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Located in south-east Europe, Bulgaria's countryside of stunning mountains, plains and Black Sea coastline is no longer the preserve of communist dignitaries, and it is now more open to western tourists. Rich in history, it contains numerous ruins left over from earlier reigns, including the Romans, Byzantines and Turks.
The population of 8.2m people, over a million of whom live in the capital, Sofia, is mainly Bulgarian. Owing to the earlier Ottoman domination a sizeable Turkish minority still live there, as do 800,000 Gypsies. Bulgaria's transition to a free market economy did not go smoothly and a succession of different prime ministers and the war in Yugoslavia did nothing to help.
The situation is hopefully now more stable, although environmental problems remain: accidents have occurred at a nuclear power plant north of Sofia, and pollution around Burgas on the Black Sea does the nearby resorts no favours.

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Bulgarian, a Slavic language which, like Russian, uses the Cyrillic alphabet. Turkish and Russian are the second most spoken languages; English and German are spoken a little in tourist areas. Note that Bulgarians nod their heads to mean no and shake them to mean yes.

Lengthy cold winters, especially in the mountains where it is usually possible to ski well into April. Winter temperatures are below zero, but slightly milder on the coast. Summer temperatures average 25-30C (77-86F). Springs and autumns are pleasant, but it takes a foolhardy person to brave the sea in April or October.

Vaccinations against typhoid, tetanus, hepatitis A and polio are advisable. Tap water is chlorinated, but generally drinkable; bottled tastes better and will put your mind at ease.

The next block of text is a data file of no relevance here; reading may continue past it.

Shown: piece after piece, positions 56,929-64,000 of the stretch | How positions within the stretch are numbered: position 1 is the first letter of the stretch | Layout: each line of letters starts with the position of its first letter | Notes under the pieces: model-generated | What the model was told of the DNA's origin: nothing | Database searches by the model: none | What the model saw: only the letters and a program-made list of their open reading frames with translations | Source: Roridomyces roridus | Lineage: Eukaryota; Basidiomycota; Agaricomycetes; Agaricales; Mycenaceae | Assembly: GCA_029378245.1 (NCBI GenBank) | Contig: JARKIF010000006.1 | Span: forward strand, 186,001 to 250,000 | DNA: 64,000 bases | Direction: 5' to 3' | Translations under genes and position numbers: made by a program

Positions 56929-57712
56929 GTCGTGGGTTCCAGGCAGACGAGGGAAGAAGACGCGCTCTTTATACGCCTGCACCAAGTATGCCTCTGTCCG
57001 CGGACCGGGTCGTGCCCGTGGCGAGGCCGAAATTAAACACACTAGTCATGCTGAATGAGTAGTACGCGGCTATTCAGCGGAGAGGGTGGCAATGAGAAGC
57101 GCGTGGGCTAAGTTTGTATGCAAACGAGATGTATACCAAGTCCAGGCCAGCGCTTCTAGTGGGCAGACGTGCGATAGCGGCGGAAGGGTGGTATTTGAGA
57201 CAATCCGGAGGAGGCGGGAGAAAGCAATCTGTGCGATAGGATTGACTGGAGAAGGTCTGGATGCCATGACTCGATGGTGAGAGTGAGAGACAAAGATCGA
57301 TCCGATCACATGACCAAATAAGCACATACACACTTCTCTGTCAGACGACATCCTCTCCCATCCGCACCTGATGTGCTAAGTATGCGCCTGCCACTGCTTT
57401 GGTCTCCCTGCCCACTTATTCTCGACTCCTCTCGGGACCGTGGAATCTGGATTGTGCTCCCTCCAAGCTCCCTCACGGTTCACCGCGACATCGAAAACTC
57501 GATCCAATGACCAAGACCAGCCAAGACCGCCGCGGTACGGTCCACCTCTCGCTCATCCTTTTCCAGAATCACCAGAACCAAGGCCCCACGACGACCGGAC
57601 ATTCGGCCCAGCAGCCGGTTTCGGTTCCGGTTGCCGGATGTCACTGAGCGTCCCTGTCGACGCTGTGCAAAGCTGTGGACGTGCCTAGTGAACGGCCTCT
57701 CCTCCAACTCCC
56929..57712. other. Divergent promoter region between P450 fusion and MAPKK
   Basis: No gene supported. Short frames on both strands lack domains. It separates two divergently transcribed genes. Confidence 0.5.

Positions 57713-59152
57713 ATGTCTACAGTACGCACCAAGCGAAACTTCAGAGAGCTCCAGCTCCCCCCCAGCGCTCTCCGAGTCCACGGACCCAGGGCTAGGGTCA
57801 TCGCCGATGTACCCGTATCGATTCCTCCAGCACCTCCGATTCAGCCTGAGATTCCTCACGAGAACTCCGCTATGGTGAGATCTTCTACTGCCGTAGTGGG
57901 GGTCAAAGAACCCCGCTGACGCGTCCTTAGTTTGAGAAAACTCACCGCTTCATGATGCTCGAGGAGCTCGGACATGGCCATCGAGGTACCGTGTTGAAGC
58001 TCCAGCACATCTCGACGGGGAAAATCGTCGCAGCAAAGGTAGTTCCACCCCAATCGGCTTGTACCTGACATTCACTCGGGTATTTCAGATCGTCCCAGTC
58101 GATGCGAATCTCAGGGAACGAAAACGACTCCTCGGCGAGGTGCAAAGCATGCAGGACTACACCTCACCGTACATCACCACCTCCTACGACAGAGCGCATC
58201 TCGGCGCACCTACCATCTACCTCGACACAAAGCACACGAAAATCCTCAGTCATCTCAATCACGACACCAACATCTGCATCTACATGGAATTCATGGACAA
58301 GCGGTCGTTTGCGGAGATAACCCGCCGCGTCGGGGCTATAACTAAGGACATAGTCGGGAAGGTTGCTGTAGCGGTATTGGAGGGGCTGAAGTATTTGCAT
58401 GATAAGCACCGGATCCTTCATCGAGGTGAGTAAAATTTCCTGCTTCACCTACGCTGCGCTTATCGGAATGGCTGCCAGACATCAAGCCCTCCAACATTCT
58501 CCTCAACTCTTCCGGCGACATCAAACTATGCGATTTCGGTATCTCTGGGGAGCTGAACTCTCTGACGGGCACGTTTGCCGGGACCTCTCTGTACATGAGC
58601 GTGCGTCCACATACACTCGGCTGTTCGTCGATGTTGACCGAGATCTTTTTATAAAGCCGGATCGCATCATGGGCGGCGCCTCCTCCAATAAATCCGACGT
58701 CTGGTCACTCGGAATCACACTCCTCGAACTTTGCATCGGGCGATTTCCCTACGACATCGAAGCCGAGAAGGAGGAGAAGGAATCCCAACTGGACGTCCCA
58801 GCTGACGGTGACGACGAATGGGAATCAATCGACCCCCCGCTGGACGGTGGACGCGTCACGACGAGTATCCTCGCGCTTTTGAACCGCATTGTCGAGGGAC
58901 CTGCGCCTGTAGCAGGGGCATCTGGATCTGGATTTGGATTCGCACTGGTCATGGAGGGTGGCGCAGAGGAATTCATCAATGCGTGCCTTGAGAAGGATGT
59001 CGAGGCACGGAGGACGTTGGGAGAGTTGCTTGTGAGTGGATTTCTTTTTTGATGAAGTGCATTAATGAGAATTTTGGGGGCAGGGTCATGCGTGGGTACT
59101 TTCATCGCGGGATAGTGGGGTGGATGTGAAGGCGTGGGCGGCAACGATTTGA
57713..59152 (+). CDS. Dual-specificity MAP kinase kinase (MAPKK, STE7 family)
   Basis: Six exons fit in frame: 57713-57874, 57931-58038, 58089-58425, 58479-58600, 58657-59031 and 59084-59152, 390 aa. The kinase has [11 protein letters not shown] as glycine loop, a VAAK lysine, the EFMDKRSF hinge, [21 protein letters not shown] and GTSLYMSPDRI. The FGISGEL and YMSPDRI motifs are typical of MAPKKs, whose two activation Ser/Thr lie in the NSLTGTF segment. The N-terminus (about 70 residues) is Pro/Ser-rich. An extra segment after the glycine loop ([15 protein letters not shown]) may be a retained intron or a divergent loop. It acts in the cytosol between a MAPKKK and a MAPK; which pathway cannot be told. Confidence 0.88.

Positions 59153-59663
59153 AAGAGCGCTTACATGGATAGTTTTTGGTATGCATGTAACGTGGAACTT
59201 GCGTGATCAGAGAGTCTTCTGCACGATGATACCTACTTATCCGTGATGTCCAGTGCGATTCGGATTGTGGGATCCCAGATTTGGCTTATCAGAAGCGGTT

Like much of south-east Europe, the diet is based around meat, potatoes and boiled or fried vegetables. Food can be very good, especially in summer when ingredients are fresh and meat will be grilled with fresh herbs in front of you. Shopsky salads (like Greek salad, with the Bulgarian version of feta) are tasty; banitsa, a cheese pasty, is delicious when fresh, but vegetarians may overdose on these. Vegans will struggle, but could stumble upon a spicy stew of aubergines, garlic and chilli. For those wanting foreign fare, fast food joints abound in the larger towns, but tend to be pretty dire. Bulgarian beer is drinkable, the spirits of knock-out quality, and the wine is generally better than what's exported.

What to buy
Wines and spirits: red wines from around Melnik; rakiya, a strong, cheap brandy, and mastika which is similar to ouzo. Attar of roses: scent from the Valley of Roses, near Plovdiv. CDs: Bulgarian folk music ? open-voiced harmonies of mainly women?s choirs (look out for John Peel's favourite, Le Mystere des Voix Bulgares). Handicrafts: locally made and painted ceramics, woollen rugs or even icons.

£1 buys 3.1 Bulgarian lev (BGL). The easiest currencies to change are US dollars, pounds Sterling and deutschmarks. ATMs can be found in the cities, but beware black market money changers who may fob you off with old currency.

GMT +2.

Getting there
The national carrier, Balkan Air (020 7637 7637), flies direct from London Heathrow to Sofia, and there are flights from most European capitals to Sofia or Varna. Many agents operate package holidays to Bulgaria which can work out cheaper. There are train and bus links from the surrounding countries, but lengthy delays are possible on road crossings from Romania.